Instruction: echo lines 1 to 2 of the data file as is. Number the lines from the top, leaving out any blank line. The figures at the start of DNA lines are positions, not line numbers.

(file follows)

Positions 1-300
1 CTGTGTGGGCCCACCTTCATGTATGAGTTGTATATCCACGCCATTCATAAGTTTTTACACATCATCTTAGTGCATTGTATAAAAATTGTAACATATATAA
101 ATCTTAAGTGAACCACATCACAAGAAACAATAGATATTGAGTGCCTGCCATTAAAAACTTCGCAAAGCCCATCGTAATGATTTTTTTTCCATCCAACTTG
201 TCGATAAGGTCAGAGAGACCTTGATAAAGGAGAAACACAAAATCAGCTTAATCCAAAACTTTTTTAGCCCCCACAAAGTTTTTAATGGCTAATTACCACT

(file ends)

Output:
Positions 1-300
1 CTGTGTGGGCCCACCTTCATGTATGAGTTGTATATCCACGCCATTCATAAGTTTTTACACATCATCTTAGTGCATTGTATAAAAATTGTAACATATATAA